The scope used in the Brazilian Marines’ guns is the German-made Schmidt & Bender 3-12x50mm PMII with a first-focal-plane reticle, thus permitting adequate distance evaluations all the way out to 1,500 meters. Note barrel fluting just ahead of the chamber area.

Having learned that trained marksmen using the Hécate II do regularly shoot with accuracy at 1,500-1,800 meters in the anti-materiel role, I was more than anxious to lay my hands on the French beast. No, sir, I’m NOT a trained marksman, just a very plain shooter/scribe who frequently fires different guns! And there I was in the field with a bunch of “navais” (how the local leathernecks are usually called) to fire the gun, not in a very technical, serious test routine, but rather to have a general feel of it. To make my appraisal writing on the PGM Hécate II concise:

  • The gun is heavy and bulky, not intended as a weekend toy for a 75-y-o senior.
  • Once in position for firing, the bolt is pretty smooth to operate, the rounds feed effortlessly, and the factory-adjusted, two-stage trigger pull is 1-1.5kg.
  • When firing, the huge muzzle brake turns the recoil generated by the .50BMG round into a viable proposition, while at the same time generating considerable side blast for bystanders and raising dust and debris (don’t forget to take the appropriate concealment steps, when in enemy grounds!)
  • The massive sound suppressor makes the gun longer and heavier, but is a great asset to make your actions behind enemy lines as inconspicuous as possible. Oh, yes: it does increase felt recoil. I had a light scope bite to prove that, since I had not properly adjusted the butt’s length to my size.
  • I consistently blasted some rocks situated uphill from my firing position about 350-400 meters away, the farthest distance available that day.
  • I loved it!

Sequential screen captures of a Batalhão Tonelero sniper firing the Hécate II, hot gases hitting the muzzle brake and some dust and debris following.

Sound-suppressed Hécate II, sniper & spotter: one helluva fighting trio.

Author in the field blasting some uphill rocks with a suppressor-equipped Hécate II. Scope bite was earned in this series of shots … Adjust the stock, buddy! (Images by André Olive)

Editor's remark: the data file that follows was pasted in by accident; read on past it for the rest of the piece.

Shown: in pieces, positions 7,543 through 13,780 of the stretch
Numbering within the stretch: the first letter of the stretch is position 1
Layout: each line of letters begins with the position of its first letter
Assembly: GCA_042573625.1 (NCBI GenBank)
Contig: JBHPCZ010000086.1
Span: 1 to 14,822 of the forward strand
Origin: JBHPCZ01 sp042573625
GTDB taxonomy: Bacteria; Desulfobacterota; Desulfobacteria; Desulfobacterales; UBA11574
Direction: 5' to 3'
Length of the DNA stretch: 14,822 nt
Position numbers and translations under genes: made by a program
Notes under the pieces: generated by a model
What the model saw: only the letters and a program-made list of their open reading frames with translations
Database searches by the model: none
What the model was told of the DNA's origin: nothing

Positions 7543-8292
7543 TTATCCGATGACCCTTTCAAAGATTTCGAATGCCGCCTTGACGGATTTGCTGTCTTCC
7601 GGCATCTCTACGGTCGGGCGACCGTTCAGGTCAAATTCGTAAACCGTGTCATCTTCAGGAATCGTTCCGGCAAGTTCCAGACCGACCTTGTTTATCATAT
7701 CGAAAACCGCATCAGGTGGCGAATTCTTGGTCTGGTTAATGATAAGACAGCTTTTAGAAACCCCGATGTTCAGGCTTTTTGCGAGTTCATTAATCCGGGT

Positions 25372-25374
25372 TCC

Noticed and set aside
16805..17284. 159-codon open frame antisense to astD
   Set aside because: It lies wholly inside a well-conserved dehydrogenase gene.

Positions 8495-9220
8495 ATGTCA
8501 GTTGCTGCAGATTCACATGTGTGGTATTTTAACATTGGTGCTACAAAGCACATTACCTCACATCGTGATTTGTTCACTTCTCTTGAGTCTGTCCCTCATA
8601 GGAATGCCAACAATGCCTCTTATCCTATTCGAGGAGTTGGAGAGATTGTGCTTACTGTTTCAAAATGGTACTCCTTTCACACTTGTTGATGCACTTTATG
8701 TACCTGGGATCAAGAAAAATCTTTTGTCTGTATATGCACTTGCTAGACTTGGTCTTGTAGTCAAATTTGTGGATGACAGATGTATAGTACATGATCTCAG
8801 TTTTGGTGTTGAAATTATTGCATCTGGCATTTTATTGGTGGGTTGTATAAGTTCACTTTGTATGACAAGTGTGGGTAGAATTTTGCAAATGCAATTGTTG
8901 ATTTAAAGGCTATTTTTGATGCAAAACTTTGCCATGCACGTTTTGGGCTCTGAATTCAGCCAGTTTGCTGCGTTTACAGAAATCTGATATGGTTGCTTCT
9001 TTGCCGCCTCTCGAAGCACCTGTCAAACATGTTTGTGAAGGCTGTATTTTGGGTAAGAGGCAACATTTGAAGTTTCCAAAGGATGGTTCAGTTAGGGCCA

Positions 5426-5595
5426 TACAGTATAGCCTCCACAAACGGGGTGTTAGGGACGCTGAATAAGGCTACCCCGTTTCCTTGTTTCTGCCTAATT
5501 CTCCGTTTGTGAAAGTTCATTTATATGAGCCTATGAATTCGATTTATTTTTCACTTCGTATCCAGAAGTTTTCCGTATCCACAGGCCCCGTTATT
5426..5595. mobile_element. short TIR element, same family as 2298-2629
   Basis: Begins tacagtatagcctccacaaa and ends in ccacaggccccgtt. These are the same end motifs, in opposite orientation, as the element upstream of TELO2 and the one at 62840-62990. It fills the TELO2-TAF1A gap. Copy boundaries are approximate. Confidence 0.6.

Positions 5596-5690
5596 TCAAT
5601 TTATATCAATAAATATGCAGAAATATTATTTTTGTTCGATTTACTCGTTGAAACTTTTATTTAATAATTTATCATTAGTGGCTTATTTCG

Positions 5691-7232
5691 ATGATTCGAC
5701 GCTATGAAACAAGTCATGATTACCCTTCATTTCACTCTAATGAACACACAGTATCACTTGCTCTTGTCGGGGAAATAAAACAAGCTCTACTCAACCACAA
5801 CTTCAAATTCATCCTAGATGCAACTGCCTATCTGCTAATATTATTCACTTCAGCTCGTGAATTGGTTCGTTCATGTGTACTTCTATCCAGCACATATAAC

Ronaldo Olive

Ronaldo is a long-time (starting in the 1960s) Brazilian writer on aviation, military, LE, and gun subjects, with articles published in local and international (UK, Switzerland, and U.S.) periodicals. His vast experience has made him a frequent guest lecturer and instructor in Brazil’s armed and police forces.


  • MrFN

    Needs the wooden stock and grip, for true Desert Ranger status. Anybody know how difficult it is to get one in the states? This is like a dream gun for me, cool to learn that there’s also a dedicated suppressor too!

    • Twilight sparkle

      As far as I know France has exported anything since the commercial famas that was imported by century, that ended up a failure monetarily for the French so I doubt they’d bother jumping through hoops to get these over here.

      • Xtorin O’hern

        there’s 2 that i know of here in the states, but neither are the wood stock varients

        • Twilight sparkle

          Do you know how they got here?

          • Xtorin O’hern

            probably purchased by some LE agency or privately imported

    • PK

      The only examples I’ve seen in the USA haven’t been in private hands. They were in police inventory.

  • JoelC

    Can’t see this without thinking about Sword Art Online II…

    • Xtorin O’hern

      same… sadly…. Sinon’s ass…

      • Phillip Cooper

        You mean the entire lack thereof?

        • Xtorin O’hern

          did you WATCH the anime? there was sorta a focus of that aspect of her character design…

          • Phillip Cooper

            No, as I was at work.
            Did google it though. Not much there.

          • Xtorin O’hern

            it’s there, her whole introduction sequence kinda had a focus on it

          • Phillip Cooper

            Link please?